British Prime Minister Theresa May was seeking to scotch a growing rebellion against her Brexit plans Monday, urging lawmakers to back her and saying a divorce deal with the European Union is 95 percent complete.
May’s office said she planned to tell the House of Commons that “the vast majority” of issues are settled, including the status of Gibraltar, Britain’s territory at the tip of the Iberian Peninsula.
The prime minister also appealed to voters directly with an article in The Sun tabloid, saying “the very last stages of the talks are going to be the hardest of all” but insisting “the finish line is in sight.”
But May faces dissent from her political opponents — and, more worryingly, her own Conservative Party — over her blueprint for separation and future relations with the bloc.
Grumbling has grown since she suggested last week that Britain could remain bound by EU rules for two years or more during a transition period after it leaves on March 29.
Hundreds of thousands of protesters opposed to Britain’s impending exit from the European Union marched through central London on Saturday, demanding a new referendum and to have a say on the government’s final Brexit deal with the EU.
Organizers say another public vote is needed because new facts have come out about the costs and complexity of Britain’s exit from the bloc since voters chose to leave in 2016.
They estimated that some 700,000 people took part Saturday in the “People’s Vote March,” which saw 150 buses of marchers pour into the British capital from all across the country. Police did not provide an attendance estimate.
“What’s clear is that the only options on the table now from the prime minister are a bad Brexit deal, or no deal whatsoever,” London Mayor Sadiq Khan, who joined the march, told the BBC. “That’s a million miles away from what was promised 2 1/2 years ago.”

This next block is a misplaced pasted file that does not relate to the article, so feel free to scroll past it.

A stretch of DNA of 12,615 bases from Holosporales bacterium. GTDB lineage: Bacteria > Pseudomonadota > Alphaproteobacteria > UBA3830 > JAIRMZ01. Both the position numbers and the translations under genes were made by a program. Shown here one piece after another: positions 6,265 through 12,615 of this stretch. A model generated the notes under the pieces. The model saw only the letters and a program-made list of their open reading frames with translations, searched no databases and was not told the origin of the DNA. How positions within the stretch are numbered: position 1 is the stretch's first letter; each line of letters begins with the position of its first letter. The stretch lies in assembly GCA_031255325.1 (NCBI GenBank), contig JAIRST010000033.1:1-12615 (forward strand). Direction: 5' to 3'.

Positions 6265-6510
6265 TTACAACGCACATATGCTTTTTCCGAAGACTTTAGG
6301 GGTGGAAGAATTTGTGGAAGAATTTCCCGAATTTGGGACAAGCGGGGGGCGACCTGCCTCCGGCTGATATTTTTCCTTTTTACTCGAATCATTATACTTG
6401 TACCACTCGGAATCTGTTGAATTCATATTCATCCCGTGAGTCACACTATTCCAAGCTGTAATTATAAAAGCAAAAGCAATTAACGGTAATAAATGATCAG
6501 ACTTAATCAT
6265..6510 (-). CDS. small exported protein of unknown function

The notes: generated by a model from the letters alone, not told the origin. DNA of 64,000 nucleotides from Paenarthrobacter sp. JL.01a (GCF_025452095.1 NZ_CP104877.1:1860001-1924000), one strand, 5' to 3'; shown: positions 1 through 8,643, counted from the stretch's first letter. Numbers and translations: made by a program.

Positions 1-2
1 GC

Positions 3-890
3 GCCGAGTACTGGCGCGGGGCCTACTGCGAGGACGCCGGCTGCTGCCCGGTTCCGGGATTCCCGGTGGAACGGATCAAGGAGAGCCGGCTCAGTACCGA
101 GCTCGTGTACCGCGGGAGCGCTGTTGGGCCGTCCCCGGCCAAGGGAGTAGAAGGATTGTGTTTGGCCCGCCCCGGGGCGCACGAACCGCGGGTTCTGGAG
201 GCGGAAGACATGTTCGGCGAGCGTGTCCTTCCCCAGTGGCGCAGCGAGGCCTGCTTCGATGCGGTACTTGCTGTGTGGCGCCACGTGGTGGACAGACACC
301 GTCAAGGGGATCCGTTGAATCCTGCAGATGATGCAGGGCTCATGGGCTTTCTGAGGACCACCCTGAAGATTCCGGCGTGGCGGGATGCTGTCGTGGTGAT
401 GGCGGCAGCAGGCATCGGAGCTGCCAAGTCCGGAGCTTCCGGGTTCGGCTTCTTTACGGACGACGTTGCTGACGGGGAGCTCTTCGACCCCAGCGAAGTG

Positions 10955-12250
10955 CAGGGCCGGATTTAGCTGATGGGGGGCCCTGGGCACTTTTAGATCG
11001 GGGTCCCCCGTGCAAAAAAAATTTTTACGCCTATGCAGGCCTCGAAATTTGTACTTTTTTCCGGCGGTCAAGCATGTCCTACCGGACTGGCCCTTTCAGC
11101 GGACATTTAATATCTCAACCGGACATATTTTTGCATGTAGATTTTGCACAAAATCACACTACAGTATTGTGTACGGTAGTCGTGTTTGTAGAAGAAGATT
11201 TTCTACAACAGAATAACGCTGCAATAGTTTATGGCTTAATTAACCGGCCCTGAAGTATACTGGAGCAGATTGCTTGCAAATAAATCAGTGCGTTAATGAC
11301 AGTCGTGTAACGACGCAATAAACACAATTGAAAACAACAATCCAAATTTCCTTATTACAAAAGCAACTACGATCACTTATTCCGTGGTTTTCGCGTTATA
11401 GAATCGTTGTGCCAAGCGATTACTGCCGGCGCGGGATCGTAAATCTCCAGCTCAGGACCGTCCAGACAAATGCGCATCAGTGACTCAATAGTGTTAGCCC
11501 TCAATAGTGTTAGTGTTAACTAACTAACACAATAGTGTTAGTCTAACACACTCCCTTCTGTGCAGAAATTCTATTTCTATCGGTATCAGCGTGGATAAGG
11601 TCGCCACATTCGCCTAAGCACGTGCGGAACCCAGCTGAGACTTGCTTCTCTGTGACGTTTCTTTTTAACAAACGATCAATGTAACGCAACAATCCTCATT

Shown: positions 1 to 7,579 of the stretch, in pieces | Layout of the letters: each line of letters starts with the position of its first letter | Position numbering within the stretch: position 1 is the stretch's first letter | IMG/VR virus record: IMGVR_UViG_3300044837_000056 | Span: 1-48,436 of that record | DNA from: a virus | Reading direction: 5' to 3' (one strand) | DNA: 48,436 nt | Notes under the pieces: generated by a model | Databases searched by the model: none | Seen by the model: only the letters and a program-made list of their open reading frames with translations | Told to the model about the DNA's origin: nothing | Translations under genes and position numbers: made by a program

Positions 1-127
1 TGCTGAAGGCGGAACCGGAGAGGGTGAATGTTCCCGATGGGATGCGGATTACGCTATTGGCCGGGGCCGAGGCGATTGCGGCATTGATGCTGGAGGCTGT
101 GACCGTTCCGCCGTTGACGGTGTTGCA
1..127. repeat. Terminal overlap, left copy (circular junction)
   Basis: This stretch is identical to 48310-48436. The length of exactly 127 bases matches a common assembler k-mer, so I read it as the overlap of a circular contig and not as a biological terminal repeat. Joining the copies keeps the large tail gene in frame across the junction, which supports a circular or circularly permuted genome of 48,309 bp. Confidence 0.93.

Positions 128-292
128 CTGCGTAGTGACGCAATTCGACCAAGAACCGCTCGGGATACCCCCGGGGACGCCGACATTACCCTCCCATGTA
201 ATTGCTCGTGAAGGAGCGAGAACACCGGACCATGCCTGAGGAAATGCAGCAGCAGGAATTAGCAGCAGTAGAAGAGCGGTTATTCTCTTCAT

London and Brussels say the main obstacle to an amicable divorce is finding a way to avoid customs posts and other barriers on the border between the U.K.’s Northern Ireland and EU member Ireland.
Both sides agree there must be no hard border that could disrupt businesses and residents on both sides and undermine Northern Ireland’s hard-won peace process. But each has rejected the other side’s solution.
An inconclusive EU summit last week ended without a breakthrough on the border impasse. Britain and the EU say they remain hopeful of striking a deal this fall, so that relevant parliaments can approve it before Brexit day.
But May’s room for maneuver is limited by pressure from pro-Brexit Conservatives and her government’s Northern Irish ally, the Democratic Unionist Party, who oppose any more compromises with the EU.
She’s also opposed by pro-EU lawmakers who want to keep close ties with the bloc after Brexit.
Amid talk of a leadership challenge, criticism of May has grown increasingly intemperate. Weekend newspaper headlines saying the prime minister is entering “the killing zone” and faces a metaphorical knifing drew sharp rebukes.
Conservative legislator Sarah Woollaston tweeted to condemn the “disturbing & violent language” used by some of her colleagues.
Conservative lawmaker Grant Shapps said the coming week would be dangerous for May, as pro-Brexit Tories pondered whether to try to oust her.
“It’s fairly high on the scale” of risk, Shapps told the BBC. “But she operates at the upper end of that scale almost every day of her life and remarkably, walks out at the other end.”
With the Brexit clock ticking, fears are growing that Britain could crash out of the bloc without an agreement, an outcome that could create chaos at the borders and in both the EU and British economies.
The Confederation of British Industry says a majority of U.K. firms are poised to implement their Brexit contingency plans by Christmas, steps that could include cutting jobs, adjusting supply chains outside the U.K., stockpiling goods and relocating production and services overseas.
The Associated Press contributed to this report.